Crash Course-Successful Turkey Day Photographs

Barry’s Photo Tips & Tricks #2.

Your Thanksgiving photo assignment, should you choose to accept it: Fun and expressive shots around the house that document the day. All “do’s” and 1 big “don’t”.

Staver_snake-eating1. Don’t shoot people with their mouths full. This photograph taken on a People magazine assignment, covering a desert survival school. Participants were only allowed to bring the clothes on their back, a blanket, and a pocket knife for a multi-day trek into the desert. This snake was most substantial meal of the trip and was shared among 7 or 8 people after being roasted on the make shift spit. Makes you thankful for a real meal doesn’t it?

2. Get in close, using the wide-angle setting, easier to hold steady for indoor low-light shooting.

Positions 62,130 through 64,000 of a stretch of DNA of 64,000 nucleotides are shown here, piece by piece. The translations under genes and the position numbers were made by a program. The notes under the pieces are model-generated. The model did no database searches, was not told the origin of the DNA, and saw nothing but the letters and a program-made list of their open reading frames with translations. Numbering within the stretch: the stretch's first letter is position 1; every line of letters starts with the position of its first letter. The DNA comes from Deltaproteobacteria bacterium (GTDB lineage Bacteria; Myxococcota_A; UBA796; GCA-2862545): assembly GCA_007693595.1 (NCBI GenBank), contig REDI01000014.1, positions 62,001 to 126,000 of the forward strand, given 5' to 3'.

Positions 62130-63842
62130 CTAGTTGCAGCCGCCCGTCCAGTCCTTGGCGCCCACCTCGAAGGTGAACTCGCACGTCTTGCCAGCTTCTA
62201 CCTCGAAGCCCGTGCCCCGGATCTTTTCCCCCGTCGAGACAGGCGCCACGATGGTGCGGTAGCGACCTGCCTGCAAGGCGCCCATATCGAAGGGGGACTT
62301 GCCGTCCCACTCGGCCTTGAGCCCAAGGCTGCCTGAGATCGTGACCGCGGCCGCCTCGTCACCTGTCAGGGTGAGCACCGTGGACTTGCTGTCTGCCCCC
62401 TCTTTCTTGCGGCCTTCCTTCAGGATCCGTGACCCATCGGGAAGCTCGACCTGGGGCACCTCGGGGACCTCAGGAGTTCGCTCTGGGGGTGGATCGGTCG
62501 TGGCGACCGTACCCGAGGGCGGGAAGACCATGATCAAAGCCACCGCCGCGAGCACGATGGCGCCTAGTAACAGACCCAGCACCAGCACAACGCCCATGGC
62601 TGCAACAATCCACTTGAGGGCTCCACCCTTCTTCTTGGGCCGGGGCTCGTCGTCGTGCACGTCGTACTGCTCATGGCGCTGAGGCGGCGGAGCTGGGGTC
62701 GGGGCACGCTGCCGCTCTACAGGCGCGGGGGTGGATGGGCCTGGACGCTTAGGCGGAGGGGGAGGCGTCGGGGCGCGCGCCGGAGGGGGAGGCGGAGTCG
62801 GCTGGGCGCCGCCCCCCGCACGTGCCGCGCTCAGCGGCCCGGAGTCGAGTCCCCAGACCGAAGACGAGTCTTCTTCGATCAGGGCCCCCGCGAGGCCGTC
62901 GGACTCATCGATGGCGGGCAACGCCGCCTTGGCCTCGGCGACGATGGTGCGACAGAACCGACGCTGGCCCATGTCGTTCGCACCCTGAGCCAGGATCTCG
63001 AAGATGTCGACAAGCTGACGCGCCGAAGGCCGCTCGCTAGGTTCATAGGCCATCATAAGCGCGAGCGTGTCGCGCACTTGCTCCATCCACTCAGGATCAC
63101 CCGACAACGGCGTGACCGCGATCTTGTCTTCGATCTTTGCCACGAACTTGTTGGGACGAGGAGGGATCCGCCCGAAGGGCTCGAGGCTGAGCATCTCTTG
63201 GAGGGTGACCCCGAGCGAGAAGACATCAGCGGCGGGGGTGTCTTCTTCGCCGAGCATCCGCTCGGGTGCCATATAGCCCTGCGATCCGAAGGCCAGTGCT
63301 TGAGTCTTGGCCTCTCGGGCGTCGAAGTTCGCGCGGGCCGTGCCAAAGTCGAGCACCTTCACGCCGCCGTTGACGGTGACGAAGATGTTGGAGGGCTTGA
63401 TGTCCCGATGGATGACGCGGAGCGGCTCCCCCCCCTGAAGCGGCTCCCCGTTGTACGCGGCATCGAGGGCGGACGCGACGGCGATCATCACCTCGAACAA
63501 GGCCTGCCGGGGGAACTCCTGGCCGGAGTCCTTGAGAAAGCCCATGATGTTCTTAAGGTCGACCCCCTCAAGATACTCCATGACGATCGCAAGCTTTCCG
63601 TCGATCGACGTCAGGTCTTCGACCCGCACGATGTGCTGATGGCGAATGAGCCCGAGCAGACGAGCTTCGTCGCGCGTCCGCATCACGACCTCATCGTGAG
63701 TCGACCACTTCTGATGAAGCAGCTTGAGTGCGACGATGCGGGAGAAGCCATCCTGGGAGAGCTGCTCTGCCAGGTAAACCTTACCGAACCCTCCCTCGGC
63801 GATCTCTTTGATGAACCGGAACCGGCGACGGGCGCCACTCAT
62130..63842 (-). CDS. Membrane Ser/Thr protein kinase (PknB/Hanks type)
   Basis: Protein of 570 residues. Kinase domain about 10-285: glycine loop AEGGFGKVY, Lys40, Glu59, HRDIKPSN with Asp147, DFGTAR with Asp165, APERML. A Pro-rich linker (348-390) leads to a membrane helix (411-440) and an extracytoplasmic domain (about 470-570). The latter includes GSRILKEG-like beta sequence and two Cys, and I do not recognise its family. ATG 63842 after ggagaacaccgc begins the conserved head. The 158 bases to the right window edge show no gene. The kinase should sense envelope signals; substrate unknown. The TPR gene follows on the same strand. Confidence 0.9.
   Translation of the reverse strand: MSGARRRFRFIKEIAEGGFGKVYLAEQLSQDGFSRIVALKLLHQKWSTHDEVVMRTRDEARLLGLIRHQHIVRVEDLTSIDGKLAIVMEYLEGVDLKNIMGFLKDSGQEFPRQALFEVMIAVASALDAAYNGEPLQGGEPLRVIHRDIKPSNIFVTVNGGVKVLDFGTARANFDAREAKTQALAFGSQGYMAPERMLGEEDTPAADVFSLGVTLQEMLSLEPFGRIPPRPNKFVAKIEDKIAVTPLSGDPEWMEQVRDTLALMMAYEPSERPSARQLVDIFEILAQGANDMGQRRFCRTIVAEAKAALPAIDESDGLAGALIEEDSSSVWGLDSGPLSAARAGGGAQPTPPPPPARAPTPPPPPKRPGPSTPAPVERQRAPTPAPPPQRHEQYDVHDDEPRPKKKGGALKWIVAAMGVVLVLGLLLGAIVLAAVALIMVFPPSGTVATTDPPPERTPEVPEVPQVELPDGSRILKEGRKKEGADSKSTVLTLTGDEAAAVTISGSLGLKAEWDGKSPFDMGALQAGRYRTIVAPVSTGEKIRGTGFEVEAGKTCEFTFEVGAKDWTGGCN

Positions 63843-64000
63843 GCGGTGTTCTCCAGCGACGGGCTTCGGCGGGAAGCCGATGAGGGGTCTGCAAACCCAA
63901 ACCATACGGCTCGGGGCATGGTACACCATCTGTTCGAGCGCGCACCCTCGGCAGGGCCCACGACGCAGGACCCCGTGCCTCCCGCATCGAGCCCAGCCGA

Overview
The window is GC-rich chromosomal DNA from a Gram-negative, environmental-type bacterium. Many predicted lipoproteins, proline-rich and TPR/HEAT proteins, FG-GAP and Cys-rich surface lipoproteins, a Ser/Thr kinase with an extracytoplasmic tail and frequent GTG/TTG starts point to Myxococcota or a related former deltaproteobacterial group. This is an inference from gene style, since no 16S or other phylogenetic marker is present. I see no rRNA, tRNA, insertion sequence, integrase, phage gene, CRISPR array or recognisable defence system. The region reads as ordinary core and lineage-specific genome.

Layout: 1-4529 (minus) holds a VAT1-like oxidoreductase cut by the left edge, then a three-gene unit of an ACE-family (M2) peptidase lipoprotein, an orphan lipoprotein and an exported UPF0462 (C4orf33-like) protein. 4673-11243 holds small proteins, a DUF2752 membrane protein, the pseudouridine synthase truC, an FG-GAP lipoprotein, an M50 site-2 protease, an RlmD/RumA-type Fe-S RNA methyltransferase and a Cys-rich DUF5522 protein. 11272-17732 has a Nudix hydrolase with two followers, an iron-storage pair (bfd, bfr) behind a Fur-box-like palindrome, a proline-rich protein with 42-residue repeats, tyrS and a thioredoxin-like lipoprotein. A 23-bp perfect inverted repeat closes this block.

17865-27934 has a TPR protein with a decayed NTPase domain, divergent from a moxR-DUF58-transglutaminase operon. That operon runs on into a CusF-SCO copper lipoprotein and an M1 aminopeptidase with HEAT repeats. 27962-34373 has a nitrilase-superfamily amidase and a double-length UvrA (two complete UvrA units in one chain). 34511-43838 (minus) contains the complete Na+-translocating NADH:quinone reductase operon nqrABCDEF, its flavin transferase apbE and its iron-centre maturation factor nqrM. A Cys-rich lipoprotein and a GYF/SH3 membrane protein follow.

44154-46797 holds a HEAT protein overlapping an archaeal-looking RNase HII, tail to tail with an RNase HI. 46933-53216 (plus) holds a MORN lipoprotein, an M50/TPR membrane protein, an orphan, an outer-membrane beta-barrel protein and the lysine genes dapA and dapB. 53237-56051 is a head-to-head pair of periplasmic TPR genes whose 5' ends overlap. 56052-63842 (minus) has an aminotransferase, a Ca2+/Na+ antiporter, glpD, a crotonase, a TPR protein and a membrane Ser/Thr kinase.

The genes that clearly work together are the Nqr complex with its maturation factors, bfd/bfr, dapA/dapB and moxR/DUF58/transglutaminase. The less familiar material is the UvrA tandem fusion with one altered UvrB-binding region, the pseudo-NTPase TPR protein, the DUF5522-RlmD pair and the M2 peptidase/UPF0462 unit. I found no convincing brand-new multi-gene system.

3. Shoot a lot.

4. Capture natural candid moments with people unaware, shoot from the hip (literally) or hold camera high overhead pointing down. Good for table shots.

5. Use the telephoto setting to get tight facial expressions. Truly getting up close and personal.

6. Did I mention shoot a lot? In case your group shots have eyes closed.

7. Get the detail shots. Table setting, centerpiece, fancy desserts. Hostess will  love you for these.

Staver_table-shot8. Shoot a lot, giving you a higher % of great moments.

I’ll blog in much greater detail about each of these in the weeks leading up to Christmas, but these tips should make your Thanksgiving Day photography more fun, successful, and engaging with family and friends. It should also get you out of helping with the dishes. At least it’s always worked that way for me :).

  • Matthew Staver - I call it – I’ll take the pictures this year! (no dishes for me)

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